Figure 15 – A successful run of the Logic App

Finish the Logic App

Now that we’ve performed a successful run, we need to complete our Logic App.

  1. Expand the HTTP step to view the output.
  2. Copy the contents of the Body as shown in Figure 16. We will use this information to provide the schema to parse the JSON.
Figure 16 – Copy the Body of the JSON
  1. Next, Edit the Logic App and click New step.
  2. Type “Parse JSON” into the search bar and select Data Operations->Parse JSON.
  3. For Content, select the dynamic content of the Body from the HTTP step.
  4. Click Use sample payload to generate schema, paste the body that you copied in Step 2 of this section and click Done so that the Parse JSON step looks similar to Figure 17.
Figure 17 – The Parse JSON step
  1. Click New step and find the Send an Email(V2) step for Outlook.
  2. Enter the desired To email address, and a catchy Subject line.
  3. In the Body, Type “Device Name:” and then expand the Parse JSON dynamic content (as shown in Figure 18) and then select deviceName.
Figure 18 – Choosing the deviceName variable
  1. Note that as soon as you select deviceName, the Logic App Designer realized that this is an array (based on the schema from the Parse JSON step) and automatically created a For each loop. Expand the Send and email (V2) step and populate the Body as shown in Figure 19.
Figure 19 – Populating the email Body
  1. Save your work!

Perform a Full test

At this point, you should be ready for a full test. Click Run in the Logic Apps Designer and wait a few minutes to (hopefully) receive an email. You should also see the completed steps appear in the Logic Apps Designer as shown in Figure 20.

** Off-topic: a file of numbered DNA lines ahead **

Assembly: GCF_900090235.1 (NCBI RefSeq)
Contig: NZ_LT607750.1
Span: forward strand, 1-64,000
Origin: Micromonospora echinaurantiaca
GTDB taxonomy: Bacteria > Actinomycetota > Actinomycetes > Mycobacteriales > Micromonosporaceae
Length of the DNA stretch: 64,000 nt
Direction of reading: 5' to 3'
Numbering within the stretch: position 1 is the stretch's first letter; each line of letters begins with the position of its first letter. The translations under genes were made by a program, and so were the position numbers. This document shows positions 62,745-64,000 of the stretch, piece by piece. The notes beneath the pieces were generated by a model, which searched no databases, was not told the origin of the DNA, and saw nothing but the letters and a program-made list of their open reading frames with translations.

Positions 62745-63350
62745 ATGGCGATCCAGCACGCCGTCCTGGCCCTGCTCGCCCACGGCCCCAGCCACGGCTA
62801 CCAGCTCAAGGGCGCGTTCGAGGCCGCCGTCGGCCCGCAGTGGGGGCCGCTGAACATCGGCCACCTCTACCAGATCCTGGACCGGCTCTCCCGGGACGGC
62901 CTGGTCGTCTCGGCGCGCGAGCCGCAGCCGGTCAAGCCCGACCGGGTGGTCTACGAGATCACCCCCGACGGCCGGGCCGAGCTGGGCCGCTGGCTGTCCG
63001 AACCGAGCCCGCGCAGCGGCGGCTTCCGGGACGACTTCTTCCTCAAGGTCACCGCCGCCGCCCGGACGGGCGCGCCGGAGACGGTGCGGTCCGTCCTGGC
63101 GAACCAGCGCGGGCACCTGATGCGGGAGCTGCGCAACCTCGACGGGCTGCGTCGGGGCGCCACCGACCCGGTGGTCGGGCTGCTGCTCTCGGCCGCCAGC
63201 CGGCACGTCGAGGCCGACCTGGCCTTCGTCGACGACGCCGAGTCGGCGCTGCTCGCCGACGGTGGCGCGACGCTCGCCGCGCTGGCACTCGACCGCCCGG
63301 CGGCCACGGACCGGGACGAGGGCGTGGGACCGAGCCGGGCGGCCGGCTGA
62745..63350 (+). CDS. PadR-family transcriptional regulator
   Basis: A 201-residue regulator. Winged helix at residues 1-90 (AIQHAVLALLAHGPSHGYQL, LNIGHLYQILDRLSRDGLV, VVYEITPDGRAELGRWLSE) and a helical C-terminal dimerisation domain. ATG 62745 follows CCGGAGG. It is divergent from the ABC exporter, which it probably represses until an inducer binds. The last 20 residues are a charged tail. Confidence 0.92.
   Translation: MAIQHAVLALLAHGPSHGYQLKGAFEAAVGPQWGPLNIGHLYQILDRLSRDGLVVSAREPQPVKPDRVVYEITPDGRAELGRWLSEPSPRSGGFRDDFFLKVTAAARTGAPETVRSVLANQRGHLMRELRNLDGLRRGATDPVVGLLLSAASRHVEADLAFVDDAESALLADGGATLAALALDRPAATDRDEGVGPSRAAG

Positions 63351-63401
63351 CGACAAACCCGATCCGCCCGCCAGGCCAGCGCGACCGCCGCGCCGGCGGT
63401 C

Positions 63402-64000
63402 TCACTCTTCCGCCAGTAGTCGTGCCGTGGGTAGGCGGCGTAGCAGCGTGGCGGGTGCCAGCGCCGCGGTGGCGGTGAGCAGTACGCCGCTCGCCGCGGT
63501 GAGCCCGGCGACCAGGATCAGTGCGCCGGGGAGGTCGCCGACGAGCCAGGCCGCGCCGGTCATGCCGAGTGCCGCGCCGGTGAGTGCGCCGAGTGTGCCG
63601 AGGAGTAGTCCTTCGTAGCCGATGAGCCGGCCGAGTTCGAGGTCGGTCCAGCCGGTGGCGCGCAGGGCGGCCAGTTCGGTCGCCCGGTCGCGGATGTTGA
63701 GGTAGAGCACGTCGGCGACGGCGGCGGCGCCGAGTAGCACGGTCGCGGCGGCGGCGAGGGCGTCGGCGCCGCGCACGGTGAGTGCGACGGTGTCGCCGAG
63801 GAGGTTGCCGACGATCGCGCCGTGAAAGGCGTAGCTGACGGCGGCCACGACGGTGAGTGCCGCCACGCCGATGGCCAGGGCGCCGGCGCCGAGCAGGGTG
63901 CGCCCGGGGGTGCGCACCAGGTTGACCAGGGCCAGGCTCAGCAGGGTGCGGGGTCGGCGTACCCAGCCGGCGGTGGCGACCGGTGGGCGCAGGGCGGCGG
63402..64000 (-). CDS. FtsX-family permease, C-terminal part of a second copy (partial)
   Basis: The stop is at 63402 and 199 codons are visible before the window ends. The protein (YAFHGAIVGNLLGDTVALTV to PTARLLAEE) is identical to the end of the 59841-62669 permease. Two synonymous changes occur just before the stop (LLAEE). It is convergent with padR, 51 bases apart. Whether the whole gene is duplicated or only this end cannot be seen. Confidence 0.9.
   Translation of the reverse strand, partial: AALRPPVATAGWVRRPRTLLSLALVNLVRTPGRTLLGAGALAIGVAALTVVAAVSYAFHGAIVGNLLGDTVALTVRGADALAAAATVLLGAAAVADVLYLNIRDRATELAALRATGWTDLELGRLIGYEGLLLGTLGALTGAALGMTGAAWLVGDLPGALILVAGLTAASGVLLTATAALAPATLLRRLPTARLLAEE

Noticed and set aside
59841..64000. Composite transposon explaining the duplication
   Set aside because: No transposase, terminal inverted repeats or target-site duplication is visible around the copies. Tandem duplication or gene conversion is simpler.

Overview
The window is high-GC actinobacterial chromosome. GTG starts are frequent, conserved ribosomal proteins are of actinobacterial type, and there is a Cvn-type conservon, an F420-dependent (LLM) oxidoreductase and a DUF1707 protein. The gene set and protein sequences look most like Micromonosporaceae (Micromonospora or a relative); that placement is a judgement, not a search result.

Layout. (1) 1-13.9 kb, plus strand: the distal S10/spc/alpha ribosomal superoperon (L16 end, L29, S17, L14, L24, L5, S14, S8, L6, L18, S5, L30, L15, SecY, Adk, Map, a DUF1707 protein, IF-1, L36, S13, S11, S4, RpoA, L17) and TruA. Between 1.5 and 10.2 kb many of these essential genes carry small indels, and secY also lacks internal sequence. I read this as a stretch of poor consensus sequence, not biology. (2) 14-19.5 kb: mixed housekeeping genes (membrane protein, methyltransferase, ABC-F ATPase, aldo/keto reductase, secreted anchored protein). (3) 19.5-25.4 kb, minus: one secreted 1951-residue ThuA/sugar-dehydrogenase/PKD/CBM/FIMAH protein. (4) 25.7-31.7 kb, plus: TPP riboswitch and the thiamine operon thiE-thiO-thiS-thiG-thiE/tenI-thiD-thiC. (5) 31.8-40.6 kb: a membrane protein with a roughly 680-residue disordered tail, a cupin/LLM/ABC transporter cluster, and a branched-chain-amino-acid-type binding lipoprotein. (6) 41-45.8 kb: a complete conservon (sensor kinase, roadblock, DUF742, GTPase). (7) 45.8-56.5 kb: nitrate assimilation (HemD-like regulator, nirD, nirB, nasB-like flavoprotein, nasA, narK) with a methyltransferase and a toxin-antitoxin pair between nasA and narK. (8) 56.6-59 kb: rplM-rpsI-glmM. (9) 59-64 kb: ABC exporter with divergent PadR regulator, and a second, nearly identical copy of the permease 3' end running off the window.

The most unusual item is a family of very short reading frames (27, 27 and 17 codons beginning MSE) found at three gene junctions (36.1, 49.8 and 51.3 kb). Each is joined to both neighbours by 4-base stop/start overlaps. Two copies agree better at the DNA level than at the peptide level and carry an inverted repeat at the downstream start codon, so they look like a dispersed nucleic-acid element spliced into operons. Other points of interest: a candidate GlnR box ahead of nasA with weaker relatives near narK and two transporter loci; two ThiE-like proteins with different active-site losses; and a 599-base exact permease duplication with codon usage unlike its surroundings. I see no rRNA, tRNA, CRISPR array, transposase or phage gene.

Figure 20 – A successful run of our Logic App

And if all worked out as planned, you also have an email in your inbox that looks similar to Figure 21.

Figure 21 – Test email success!

Congrats! This is a huge step in preparing for future automation. Hopefully, this article has laid the groundwork for you to learn more about extracting data from Intune using Graph. Stay tuned for scenarios that leverage this functionality.

When finished, remove the test Logic App, but be sure to capture the secret and other information so that you can use it for future automation.

Greg

About Greg Ramsey
Greg Ramsey, Enterprise Mobility MVP, is a Senior Enterprise Architect at Dell Technologies. He has a B.S. in Computer Sciences and Engineering from Ohio State University and has co-authored many books over the years. Greg is an international speaker, a board member of the Northwest System Center User Group, and the Director of Communications for the Midwest Management Summit.

One Response to How To: Use Logic Apps to Query Intune for Device Information

  1. Pingback: Processing an Azure Alert with a Logic App | Greg's Systems Management Blog